• Legal claims in which the court orders to pay the sum of money or penalty towards the pending cases.
  • Currency exchange rates.

Type #2 – Implicit Contingent Liabilities

These are the legal obligations that are recognized generally after the occurrence of the event or after the realization of it, in such cases Governments to make the amount for such types of causes. These are not officially recorded as they may occur or may not occur.

Some of the examples are :

  • Environmental recovery, disaster relief, Floods, Cyclones, Tsunami, and any natural disasters. In such cases, the government will take the necessary steps for making payments or help to the affected areas and affected people and property.
  • Social security benefits.
  • Bank failures to repay the money.
  • Municipality defaulters.
  • Failure of a non guaranteed pension fund;
  • The default of the central bank on its obligations (trading of currency, the balance of payment stability);
  • Trade credit and advances.

When to Record Contingent Liabilities?

  • Probable – Record this type of liability when there is a probability that the event or loss may occur and when we can reasonably estimate the amount of the loss that happened to a specific range.
  • Reasonably Possible – Reveal the existence of this liability when in the financial statements if the obligation or the liability is reasonably possible but not probable.
  • Remote – There is no need to record or reveal this contingent liability if the chances of its occurrence are remote.

What is the Need for Calculating Contingent Liabilities?

Contingent liabilities that may occur in the future are much needed to be calculated because there is an economic and financial impact involved in these liabilities. It will be challenging to accurately assess the financial position of the economy or the entity if these liabilities are not captured or measured.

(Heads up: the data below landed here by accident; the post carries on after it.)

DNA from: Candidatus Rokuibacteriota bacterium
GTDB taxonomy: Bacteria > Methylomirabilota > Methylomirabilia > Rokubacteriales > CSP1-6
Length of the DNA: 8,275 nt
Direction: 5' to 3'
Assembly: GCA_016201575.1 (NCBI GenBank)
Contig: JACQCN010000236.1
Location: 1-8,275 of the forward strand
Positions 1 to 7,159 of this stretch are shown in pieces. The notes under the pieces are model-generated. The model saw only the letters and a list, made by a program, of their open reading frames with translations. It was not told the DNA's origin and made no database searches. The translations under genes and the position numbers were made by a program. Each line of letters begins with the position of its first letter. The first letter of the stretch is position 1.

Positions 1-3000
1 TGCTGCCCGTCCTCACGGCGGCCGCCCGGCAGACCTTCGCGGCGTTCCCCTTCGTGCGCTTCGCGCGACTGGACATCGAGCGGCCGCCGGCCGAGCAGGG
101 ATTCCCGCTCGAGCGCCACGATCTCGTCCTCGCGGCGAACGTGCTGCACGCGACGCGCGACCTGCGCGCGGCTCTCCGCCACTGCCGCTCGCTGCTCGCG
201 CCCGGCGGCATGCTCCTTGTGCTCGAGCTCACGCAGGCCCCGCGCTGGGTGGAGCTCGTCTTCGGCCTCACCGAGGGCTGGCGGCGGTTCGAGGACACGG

It will be good if we record an entity’s or government’s contingent liabilities. Designing the budget to keep an eye on such liabilities will be good for the economy of the country. It will also be good for the entities as it will not spoil the company’s reputation, as mentioned in the financial statements earlier. It’s good to have a record, even though these aren’t full and accurately. By taking into account past effects, only some countries like Australia, New Zealand, and Canada mention it.


There are both the advantages and disadvantages of contingent liabilities, as it can be a benefit to the beneficiary and a loss to the person concerned or who is supposed to make the payment to the beneficiary. It will be good for anyone who may record and mention it on their financial statements. Estimation plays a vital role here. In the case of implicit contingent liabilities, it will be difficult to estimate when natural disasters occur. In such cases, the liabilities are only measured after the occurrence, and the government will pay money or repair the areas affected. In general, such liabilities may or may not occur, but it is better to keep track of or record what is likely to occur.